Born Baylus Benjamin McKinney in the small Webster Parish community of Heflin on July 22, 1886, he was one of 10 children.
Educated at Mt. Lebanon Academy, Louisiana College, Southwestern Baptist Theological Seminardy, Siegel-Meyers School of Music and Bush Conservatory of Music, he excelled in music.
He was music editor for Robert Henry Colman (1918-1935); taught in the School for Sacred Music at SWBTS and served as assistant director and professor of voice, harmony and composition at SWBTS (1919 to 1931).
After serving as an assistant pastor, he became music editor of the Baptist Sunday School Board and became secretary of the newly created Department of Church Music in 1941.
Under his leadership the board inaugurated an annual Church Music Week at the Ridgecrest Baptist Assembly (1940), encouraged the practice of having a secretary of music employed by each state Baptist convention (1944), developed the church music training course (1946) and began the publication of the Church Musician (1950).
He was the author of the words and music of 149 gospel hymns and songs, and he composed the music for 114 texts by other authors.
Some of his best-loved songs are “The Nail Scarred Hand” (1924), “Let Others See Jesus in You” (1924), “Satisfied with Jesus” (1926), “Speak to My Heart” (1927), “’Neath the Old Olive Trees” (1934), “Breathe on Me” (1937), and “Wherever He Leads I’ll Go” (1937).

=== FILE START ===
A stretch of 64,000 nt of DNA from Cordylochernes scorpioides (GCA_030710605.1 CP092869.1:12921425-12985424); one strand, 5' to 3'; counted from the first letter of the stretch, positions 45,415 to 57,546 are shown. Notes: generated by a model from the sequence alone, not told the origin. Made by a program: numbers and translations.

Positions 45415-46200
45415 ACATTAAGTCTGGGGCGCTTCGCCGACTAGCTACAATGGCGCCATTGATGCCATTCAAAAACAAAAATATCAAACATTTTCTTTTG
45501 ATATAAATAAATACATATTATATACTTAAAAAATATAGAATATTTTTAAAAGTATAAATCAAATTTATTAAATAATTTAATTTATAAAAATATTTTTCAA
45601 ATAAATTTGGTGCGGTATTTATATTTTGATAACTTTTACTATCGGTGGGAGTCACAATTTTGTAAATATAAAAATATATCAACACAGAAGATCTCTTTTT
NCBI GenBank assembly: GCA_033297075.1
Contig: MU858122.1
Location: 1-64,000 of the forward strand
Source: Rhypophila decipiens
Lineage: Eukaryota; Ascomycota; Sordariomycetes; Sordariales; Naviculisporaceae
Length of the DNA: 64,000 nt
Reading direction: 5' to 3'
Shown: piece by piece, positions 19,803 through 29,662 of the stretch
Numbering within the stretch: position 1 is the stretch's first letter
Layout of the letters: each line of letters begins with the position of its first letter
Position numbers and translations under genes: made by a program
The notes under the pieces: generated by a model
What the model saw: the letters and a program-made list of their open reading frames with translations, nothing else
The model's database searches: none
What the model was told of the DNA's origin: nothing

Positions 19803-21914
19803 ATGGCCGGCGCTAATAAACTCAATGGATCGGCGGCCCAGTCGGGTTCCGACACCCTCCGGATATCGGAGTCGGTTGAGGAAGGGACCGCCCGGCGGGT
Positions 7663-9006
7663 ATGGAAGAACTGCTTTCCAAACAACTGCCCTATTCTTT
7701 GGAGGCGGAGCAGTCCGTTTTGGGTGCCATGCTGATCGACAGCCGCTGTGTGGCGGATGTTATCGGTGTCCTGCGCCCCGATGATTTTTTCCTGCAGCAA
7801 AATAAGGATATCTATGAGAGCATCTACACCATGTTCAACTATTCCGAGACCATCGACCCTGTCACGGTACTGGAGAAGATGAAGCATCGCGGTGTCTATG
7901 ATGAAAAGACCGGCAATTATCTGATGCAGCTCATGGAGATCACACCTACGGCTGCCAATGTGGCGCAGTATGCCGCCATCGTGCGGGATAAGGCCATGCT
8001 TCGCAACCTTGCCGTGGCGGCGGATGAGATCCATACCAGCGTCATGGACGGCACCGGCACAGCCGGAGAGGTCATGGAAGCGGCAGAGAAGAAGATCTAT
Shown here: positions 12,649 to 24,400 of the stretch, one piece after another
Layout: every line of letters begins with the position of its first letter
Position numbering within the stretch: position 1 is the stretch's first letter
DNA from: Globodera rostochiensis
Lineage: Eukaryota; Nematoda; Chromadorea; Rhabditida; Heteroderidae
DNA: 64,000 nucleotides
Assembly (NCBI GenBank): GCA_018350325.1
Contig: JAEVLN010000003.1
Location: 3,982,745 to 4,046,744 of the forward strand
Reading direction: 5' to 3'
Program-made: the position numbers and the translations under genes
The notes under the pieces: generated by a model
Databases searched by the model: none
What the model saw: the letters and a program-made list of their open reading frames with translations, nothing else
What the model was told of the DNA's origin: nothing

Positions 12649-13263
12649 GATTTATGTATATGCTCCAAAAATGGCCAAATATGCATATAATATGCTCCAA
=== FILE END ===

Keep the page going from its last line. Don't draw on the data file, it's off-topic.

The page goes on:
Arthur James Barton
A distinguished Southern Baptist leader, Barton was the first pastor of Calvary Baptist Church in Alexandria.
The church was formed in a theater on February 6, 1921 and had 217 charter members. During the first year 63 were received for baptism, and by year’s end, Calvary’s membership was 343.
Barton served as Calvary’s pastor until 1924. He would remain very active. He held executive positions with the Louisiana Baptist Children’s Home and the Foreign Mission Board and with the Arkansas, Texas and Missouri conventions.
He served as general director of the Southern Baptist Cooperative Program commission (1926-1927) and as chairman of the Southern Baptist standing committee on temperance and its successor, the social service commission, from 1910 until 1942.
She was born on a small farm in Virginia and worked as a church visitor for her home church in Roanoke, Va.
Later she would serve at the Tabernacle Church in Atlanta before coming to New Orleans in 1901 as a missionary employed jointly by the First Church and the Home Mission Board.
After 10 years of service as field secretary, Barnette became corresponding secretary-treasurer and served there through 1929.
She gave 25 years to WMU work in Louisiana and traveled more than 180,000 miles under difficult conditions to promote that work.
When she started there were some 200 societies that contributed only $20,000 for all mission causes.
But she helped to educate women about missions and to mobilize them to give their money and time for the cause.
By 1929, local missionary societies numbered 373 and the WMU organizations had risen to 852. Mission gifts through these organizations had skyrocketed to more than $75,000.
Six years after she left, the state missions offering was named for her. It is collected annually by Baptist churches in Louisiana and provides much of the funding for missions in the state.
Joe B. Moseley
Josiah Bee Moseley, more than anyone else, laid a solid foundation for the Louisiana Baptist Convention’s educational ministry.